Recently elected Toronto-Danforth MP Craig Scott is already a familiar face in this riding.
As he walks down Dundas Street, a man stops his car and yells out “Hey, Craig!”
Walking into Red Rocket Coffee on Logan Avenue, two residents enjoying a beverage wonder if it is who they think it is before enthusiastically saying “It is Craig Scott! I voted for you!”
Scott takes his newfound celebrity status in stride.
“It was probably more common during the campaign because people were in a heightened state of awareness,” he said. “And, my picture was everywhere.”
The Riverdale resident got a chance to reflect on his first week at the House of Commons and identify some local concerns in a recent walk around the neighbourhood with the Town Crier.
One of the more lighthearted moments was when he was “dragged” into the House of Commons by NDP leader Thomas Mulcair and Trinity-Spadina MP Olivia Chow, which is a tradition for members elected during byelections.
“The tradition is you’re supposed to pretend like you resisting, but I was having too much fun,” Scott said. “I didn’t play a very good reluctant MP.”
But it was not all fun and games during Scott’s first week, where he grilled the government on recent cuts to the CBC.
He identified the issue as locally important not only because he believes the network plays a valuable role in Canadian culture and heritage, but also because of the jobs it creates.
“On a more local level, this riding has a very high percentage of people who do work in the arts, culture and news and journalism fields,” he said. “And so they’re super aware of the importance of the institution.”
He said cuts to the National Film Board are a further example of what he sees as the Conservative government’s disdain for arts and culture.
“It’s part of a broader context of attacks on both culture and knowledge,” Scott charged.
The Toronto-Danforth rep said residents have also been galvanized around the issue of the Port Lands development ever since Ward 2 councillor Doug Ford proposed wresting control of the area from Waterfront Toronto in order to speed up development.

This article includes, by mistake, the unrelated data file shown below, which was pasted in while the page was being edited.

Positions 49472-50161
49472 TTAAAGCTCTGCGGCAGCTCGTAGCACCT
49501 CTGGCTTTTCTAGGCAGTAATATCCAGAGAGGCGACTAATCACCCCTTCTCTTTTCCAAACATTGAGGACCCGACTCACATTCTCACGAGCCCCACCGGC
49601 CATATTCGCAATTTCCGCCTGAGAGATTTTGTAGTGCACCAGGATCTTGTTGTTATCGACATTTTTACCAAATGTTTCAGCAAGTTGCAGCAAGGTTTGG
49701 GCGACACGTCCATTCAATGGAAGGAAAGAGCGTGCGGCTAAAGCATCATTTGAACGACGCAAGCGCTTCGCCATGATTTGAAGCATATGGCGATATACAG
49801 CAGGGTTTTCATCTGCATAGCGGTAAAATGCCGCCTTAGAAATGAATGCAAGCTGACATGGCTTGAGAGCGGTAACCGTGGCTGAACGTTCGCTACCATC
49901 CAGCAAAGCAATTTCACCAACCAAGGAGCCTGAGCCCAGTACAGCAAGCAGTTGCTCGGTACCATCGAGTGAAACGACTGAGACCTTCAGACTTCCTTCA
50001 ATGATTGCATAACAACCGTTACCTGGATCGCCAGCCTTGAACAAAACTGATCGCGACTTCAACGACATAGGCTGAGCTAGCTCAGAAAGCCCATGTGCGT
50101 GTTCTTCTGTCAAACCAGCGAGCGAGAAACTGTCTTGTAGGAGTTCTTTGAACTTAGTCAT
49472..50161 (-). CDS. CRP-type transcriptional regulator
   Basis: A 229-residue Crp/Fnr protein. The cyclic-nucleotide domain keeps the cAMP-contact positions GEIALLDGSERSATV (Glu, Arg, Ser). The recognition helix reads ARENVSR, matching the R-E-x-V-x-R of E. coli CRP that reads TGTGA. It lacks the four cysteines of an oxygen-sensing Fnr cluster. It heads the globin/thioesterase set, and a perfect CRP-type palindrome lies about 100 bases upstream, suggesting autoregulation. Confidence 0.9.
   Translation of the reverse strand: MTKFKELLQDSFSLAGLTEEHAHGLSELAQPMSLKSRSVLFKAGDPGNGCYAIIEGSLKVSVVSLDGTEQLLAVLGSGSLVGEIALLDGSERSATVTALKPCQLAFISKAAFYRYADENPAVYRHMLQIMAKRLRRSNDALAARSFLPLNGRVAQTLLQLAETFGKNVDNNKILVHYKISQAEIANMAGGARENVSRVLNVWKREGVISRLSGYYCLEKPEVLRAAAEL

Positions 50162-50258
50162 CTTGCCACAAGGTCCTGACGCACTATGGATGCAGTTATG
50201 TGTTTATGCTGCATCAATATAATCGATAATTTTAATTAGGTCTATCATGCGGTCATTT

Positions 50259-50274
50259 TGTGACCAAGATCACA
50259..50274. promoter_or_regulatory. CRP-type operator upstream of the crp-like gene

For Scott, the priority is integrating development with local neighbourhoods and looking at how the Port Lands can enhance the film industry while remaining environmentally sustainable.
“This could be one of the most significant projects the city has ever seen, and it’s all in this riding,” said Scott. “So I want to be on top of it.”
He said he would like to see the development utilize forms of energy such as wind and solar not only to make the development zero impact in terms of energy consumption, but perhaps even have it as an energy generator.
Scott also said the government needs to do more to educate itself on challenges facing aboriginal people in Toronto.
“One area of people’s lives and corresponding policy that has really flown under the radar is the urban aboriginal experience, which itself is varied,” Scott said.
“But the fact is, we’re legitimately focused on the 600-odd First Nations communities around the country and we forget that probably an equal amount of Aboriginal Canadians are living in cities,” he added.
The local connection is further underscored by the fact the First Nations Junior and Senior School of Toronto is located just steps from Scott’s transitional constituency office.
“The fact that we have a First Nations school in this riding, it just signals to me that I have maybe more of a responsibility than most MPs to get my mind around that,” Scott said.
Scott said he’s eager to take that issue and a multitude of others to Parliament Hill.
“I wouldn’t have been able to live with myself if I didn’t take this opportunity,” he said.